[Computer Architecture] Architecture and Microarchitecture

Computation Stack

  • Application: making cars to drive itself requiring different algorithms
  • Programming Languages: express the algorithms, virtual entity
  • Operating Systems / Compiler

Semantic Gap between virtual and physical world

  • Architecture: Machine code, you have no idea about how… “WHAT”
  • Microarchitecture: Specific composition of circuits… “HOW”
  • Circuits
  • Transistors (devices in ECE): voltage controlled 2D switch with ON/OFF
  • Atoms

* Execution requires physical substrate
* OS and Compilers work in tandem, intertwined

Architecture and Microarchitecture

Architecture and Microarchitecture are what bridges the semantic gap between Operating Systems/Compiler and Circuits of the computation stack. Architecture defines “what” to accomplish, and Microarchitecture defines “how” to accomplish it.

Architecture could be an Instruction Set Architecture (ISA) where it defines “what” a processor can do or canonical set of capability. Microarchitecture could be a specific composition of circuits, where it defines “how” operations/capabilities defined in Architecture can be accomplished.

“How” is not defined in the Architecture to provide abstraction, so that we don’t have to build a new compiler every time we develop a new processor and so that we don’t need to recompile the code for new circuits.

Top-down: Facebook, translates to machine codes (bunch of instructions)
Bottom-up: Capabilities in the hardware that are canonical (like orthogonal functions)

Machine model

Von Neumann’s model
– CPU: PC, ALU, Control Unit
– Memory: including both Data and Instructions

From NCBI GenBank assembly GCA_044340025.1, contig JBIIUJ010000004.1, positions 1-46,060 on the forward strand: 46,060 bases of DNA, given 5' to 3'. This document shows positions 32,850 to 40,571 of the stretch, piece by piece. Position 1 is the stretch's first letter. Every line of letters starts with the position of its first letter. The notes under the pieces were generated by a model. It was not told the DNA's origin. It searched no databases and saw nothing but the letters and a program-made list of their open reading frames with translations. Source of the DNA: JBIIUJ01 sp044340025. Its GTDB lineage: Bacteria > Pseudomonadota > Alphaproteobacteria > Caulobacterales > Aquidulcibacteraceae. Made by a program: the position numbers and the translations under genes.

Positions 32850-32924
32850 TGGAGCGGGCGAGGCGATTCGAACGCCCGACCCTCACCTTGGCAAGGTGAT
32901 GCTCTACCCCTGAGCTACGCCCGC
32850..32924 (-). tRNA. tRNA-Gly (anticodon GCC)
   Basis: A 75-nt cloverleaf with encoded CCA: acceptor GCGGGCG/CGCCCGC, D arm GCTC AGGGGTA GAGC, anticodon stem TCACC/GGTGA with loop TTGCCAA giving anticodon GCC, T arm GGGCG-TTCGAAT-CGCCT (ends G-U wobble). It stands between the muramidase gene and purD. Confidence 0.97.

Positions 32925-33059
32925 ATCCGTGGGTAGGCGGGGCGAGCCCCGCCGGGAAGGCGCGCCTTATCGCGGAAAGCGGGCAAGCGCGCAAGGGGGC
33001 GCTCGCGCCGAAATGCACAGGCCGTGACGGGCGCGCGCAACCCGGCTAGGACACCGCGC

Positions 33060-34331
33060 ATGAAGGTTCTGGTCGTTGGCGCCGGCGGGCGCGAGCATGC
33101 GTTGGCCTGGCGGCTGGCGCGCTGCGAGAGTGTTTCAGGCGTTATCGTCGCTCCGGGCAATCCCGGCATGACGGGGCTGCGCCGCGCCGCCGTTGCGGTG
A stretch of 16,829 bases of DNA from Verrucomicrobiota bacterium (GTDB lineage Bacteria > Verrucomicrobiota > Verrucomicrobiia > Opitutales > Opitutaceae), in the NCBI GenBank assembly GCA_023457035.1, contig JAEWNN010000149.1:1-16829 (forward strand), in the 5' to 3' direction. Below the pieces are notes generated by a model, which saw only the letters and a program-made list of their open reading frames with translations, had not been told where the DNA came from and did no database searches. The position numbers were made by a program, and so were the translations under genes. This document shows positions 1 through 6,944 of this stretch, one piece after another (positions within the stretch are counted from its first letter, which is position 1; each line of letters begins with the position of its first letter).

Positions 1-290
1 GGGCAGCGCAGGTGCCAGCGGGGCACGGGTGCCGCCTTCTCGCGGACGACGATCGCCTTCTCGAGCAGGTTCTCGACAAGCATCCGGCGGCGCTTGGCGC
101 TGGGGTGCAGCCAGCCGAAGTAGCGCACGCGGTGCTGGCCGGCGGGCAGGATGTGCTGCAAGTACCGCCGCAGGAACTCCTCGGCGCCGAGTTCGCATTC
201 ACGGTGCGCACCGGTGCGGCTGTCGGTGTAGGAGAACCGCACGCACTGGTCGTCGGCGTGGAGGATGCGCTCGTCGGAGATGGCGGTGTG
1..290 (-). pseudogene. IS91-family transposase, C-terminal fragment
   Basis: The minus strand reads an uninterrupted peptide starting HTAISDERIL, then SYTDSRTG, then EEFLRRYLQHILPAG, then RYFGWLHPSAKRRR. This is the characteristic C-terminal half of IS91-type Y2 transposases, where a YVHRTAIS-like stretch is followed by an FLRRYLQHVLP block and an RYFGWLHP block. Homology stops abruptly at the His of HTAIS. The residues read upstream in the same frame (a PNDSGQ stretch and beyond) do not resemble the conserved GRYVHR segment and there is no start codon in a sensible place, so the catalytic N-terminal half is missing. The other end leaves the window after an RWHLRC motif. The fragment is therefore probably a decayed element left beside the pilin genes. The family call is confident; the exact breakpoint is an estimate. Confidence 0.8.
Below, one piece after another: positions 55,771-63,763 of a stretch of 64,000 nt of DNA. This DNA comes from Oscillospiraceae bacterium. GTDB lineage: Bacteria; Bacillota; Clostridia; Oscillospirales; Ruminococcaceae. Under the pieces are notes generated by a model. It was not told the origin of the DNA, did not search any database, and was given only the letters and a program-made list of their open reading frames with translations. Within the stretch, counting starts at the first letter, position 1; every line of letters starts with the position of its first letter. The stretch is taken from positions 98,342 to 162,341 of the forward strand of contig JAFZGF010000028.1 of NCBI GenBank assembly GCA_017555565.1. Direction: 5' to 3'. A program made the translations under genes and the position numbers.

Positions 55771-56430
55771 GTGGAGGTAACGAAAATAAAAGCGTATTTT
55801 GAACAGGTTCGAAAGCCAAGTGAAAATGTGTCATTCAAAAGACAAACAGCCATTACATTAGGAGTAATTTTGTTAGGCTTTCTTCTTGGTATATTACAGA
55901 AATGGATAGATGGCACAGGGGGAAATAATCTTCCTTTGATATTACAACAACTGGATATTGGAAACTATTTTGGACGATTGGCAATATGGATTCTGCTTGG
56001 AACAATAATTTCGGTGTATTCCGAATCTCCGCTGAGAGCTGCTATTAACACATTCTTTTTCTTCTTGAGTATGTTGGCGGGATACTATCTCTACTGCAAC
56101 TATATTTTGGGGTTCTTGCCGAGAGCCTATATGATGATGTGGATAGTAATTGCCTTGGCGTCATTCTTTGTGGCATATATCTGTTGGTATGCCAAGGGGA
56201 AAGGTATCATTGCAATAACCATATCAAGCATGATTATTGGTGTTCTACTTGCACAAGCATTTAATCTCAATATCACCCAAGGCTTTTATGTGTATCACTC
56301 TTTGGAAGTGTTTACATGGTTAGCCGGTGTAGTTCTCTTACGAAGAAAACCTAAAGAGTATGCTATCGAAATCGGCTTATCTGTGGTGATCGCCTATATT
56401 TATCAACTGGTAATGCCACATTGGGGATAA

Harvard model
– CPU
– Instruction Memory + Data Memory

Modern processors
– CPU
– Instruction Cache + Data Cache
– Last Level Cache (LLC) to back them up
– Memory: including both Data and Instructions

Memory

Memory is so slow that small temporary storage to do operations close by.
– Registers: small namespace that lets us do operations on the data.
– Cache: on-chip and NOT a namespace, because you cannot address to it
– Scratchpad: on-chip memory that is visible/available to the software. A namespace, because you can address to it
– Memory: off-chip and is a namespace, because you can address to it

* With registers, you encode names in code. With SPM, (much bigger) you cannot encode names so go through the same mechanism as off-chip memory

Type of Instruction Set Architecture

  • Operands
    • Register-Register, Load-store (: ex. ARM):
    • Register-Memory (ex. Intel/AMD):
    • Accumulator: one of the operands act as the accumulator
    • Stack (ex. JVM): push and pop
    • Dataflow (ex. LLVM): No registers but with unique destination for every instructions
  • Addressing modes
    • Immediate: #25
    • Register indirect: M[R3]
    • Displacement: M[R3 + 10000]
  • Operations
    • Arithemetic: Add, Subtract, Multiply, Divide
    • Logical: AND, OR, Shift left, Shift right
    • Data transfer: Load word, Store word
    • Control flow: Conditional branch, Jump, Procedure call/return
  • Branch method
    • Side-effect: condition codes
    • No side-effect: condition register, compare and branch
  • Instruction format
    • Fixed size
    • Variable size: Intel

* To reduce complexity, follow what compiler will find easier: regularity, primitives
* Static Single Assignment: Static (Compile time), Single Assignment (Uniqueness)
* Register allocation: take infinite number of operands (or the edges) and assign it to real registers.

MIPS ISA

Designed after making various trade-off between various options given above
– Load-store
– Addressing modes: Immediate, Register indirect, Displacement
– Reasonable number of operations (primitives)
– No condition codes
– Fixed instruction encoding (regularity)

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